January 19, 1921.
March 21, 1921.
Present: RUGG, C. J., BRALEY, De COURCY, CROSBY, PIERCE, CARROLL, JENNEY, JJ.
Easement. Way, Private.
An easement, acquired by prescription, to the use of the entrance, landing places and stairways in a building, which exists as distinct from any right of way, granted or acquired without reference to the building, over the land upon which the building is erected, is lost when the building is destroyed by the intentional act of the owner of the servient estate.
PETITION, filed in the Land Court on March 12, 1920, and afterwards amended, for the registration of the title to land on the northerly side of Merrimack Street in Lowell.
The petitioner is the successor in title of one Thomas Nesmith, and the respondents are successors in title of one John Nesmith.
The petition was heard by Davis, J. Material facts are described in the opinion. The judge ruled "that the respondents' easement in the common entrance, stairways and landings is limited to the joint life of the respective buildings and, on the destruction of either, terminates," and to that ruling the respondents alleged an exception.
The case was argued at the bar in January, 1921, before Rugg, C. J., Braley, Crosby, Pierce, Jenney, JJ, and afterwards was submitted on briefs to all the Justices.
S.H. Pillsbury, for the respondents.
C.S. Lilley, ( F.P. Marble with him,) for the petitioner.
The exceptions arise in proceedings for registration of title to land. In or about the year 1852, John and Thomas Nesmith, then owning adjoining lots on Merrimack Street in Lowell, simultaneously erected buildings on their respective lots with a common entrance from the street, and common stairways and landing places leading therefrom to the upper stories of the buildings.
The common entrance, stairways and landings constitute the only means of entrance and exit from the street to the upper stories of the respondents' building and to and from the third floor of the petitioner's building. The buildings remain unchanged, and the entrance, landing and stairways, half of each being on each side of the property line, have been used in common by the occupants of both buildings. The width of the entrance from the street is a little over four feet and that of the stairways a little under six feet.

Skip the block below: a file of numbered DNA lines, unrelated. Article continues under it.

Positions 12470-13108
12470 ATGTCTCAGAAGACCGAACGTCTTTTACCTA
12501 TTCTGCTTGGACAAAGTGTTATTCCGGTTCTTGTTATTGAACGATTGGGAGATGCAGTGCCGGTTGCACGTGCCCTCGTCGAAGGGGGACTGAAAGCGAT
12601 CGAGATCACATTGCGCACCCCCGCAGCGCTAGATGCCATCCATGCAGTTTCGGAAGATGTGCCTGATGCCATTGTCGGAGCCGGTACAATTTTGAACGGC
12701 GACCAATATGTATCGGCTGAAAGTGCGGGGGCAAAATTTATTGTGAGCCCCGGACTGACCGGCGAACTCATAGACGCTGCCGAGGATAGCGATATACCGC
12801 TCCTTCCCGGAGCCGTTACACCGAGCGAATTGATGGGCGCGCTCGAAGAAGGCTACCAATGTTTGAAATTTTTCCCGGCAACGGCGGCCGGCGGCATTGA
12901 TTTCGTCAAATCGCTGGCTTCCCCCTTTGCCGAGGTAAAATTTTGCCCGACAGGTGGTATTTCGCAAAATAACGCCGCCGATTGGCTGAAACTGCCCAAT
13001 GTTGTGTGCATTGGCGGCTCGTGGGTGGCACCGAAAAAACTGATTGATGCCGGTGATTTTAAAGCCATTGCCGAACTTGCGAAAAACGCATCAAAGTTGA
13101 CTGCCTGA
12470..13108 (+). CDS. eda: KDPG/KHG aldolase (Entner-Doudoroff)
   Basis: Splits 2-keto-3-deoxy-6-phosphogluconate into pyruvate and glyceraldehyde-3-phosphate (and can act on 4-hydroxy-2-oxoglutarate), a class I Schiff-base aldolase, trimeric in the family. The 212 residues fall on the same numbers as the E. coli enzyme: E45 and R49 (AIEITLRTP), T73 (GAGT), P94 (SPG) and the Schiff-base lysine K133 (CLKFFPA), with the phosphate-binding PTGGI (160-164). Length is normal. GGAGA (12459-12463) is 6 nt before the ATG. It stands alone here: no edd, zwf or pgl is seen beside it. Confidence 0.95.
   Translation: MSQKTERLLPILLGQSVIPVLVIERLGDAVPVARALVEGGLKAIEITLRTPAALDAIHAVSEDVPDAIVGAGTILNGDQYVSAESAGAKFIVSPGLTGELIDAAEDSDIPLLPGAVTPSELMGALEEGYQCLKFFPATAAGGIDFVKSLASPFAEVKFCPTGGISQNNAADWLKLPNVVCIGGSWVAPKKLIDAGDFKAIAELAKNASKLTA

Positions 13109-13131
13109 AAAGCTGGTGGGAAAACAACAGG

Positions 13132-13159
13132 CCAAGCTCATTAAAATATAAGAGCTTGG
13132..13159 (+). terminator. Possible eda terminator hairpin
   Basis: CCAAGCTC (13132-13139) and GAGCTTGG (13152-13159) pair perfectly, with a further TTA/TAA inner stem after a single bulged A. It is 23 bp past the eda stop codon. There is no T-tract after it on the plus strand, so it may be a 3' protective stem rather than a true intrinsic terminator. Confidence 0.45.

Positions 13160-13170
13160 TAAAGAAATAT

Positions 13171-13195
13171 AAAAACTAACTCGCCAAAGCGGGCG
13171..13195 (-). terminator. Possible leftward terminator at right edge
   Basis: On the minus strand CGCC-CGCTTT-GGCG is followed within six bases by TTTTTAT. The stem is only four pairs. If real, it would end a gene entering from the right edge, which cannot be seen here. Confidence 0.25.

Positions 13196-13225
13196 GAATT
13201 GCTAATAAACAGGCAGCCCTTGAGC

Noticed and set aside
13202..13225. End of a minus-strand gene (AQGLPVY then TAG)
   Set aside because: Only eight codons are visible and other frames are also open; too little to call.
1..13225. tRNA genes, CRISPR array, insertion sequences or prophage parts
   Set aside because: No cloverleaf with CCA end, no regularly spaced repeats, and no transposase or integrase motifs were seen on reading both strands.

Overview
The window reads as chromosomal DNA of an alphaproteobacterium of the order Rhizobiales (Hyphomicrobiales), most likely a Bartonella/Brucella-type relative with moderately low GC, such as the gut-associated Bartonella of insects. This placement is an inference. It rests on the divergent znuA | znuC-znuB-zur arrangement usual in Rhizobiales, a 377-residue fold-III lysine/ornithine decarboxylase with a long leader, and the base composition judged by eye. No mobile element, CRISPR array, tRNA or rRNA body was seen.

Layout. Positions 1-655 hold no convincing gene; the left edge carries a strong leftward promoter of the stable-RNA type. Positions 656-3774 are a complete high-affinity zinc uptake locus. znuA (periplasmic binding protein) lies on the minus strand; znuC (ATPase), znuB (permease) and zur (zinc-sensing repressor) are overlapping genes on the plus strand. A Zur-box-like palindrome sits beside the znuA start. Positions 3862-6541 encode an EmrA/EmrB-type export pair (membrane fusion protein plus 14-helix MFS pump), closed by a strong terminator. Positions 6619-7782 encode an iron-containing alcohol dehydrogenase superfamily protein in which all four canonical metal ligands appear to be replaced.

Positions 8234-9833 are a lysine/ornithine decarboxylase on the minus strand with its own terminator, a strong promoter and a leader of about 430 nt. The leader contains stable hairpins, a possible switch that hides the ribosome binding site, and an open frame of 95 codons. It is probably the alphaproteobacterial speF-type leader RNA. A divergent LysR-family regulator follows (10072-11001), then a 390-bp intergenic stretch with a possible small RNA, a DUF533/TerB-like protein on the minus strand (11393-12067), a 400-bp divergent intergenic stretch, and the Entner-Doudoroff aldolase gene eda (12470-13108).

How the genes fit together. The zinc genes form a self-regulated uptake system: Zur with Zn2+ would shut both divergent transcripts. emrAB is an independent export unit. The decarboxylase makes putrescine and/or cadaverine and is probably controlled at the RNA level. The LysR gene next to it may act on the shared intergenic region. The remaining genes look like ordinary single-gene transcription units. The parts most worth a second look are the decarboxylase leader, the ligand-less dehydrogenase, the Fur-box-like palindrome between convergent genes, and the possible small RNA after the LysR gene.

The petitioner, who is successor in title to Thomas Nesmith, proposes to tear down its building and erect a new one without providing a common entrance, stairways and landing places; it offers to provide support for the portion of the respondents' building within the space now so occupied, and to take a decree of registration subject to such right. The respondents claim an easement of protection and support and also of way through the petitioner's building until such time as said building is destroyed or removed without the fault or voluntary act of its owner. The exceptions do not present any question of the right to protection or support, or of rights in the partition wall.
The judge found upon facts not substantially in dispute that the respondents have an easement acquired by prescription to use and occupy the part of the entrance, landing places and stairways which are within the present building. No question of implied grant is involved. That doctrine arises only when an easement not granted in terms is necessary for the enjoyment of an estate conveyed; no implied grant exists except as constructively embraced in an actual conveyance. Gorton-Pew Fisheries Co. v. Tolman, 210 Mass. 402, 410. Washburn Moen Manuf. Co. v. Salisbury, 152 Mass. 346, 351. The judge ruled, subject to the respondents' exception, that their easement in the common entrance, stairways and landing places is limited to the joint life of the respective buildings, and on the destruction of either terminates.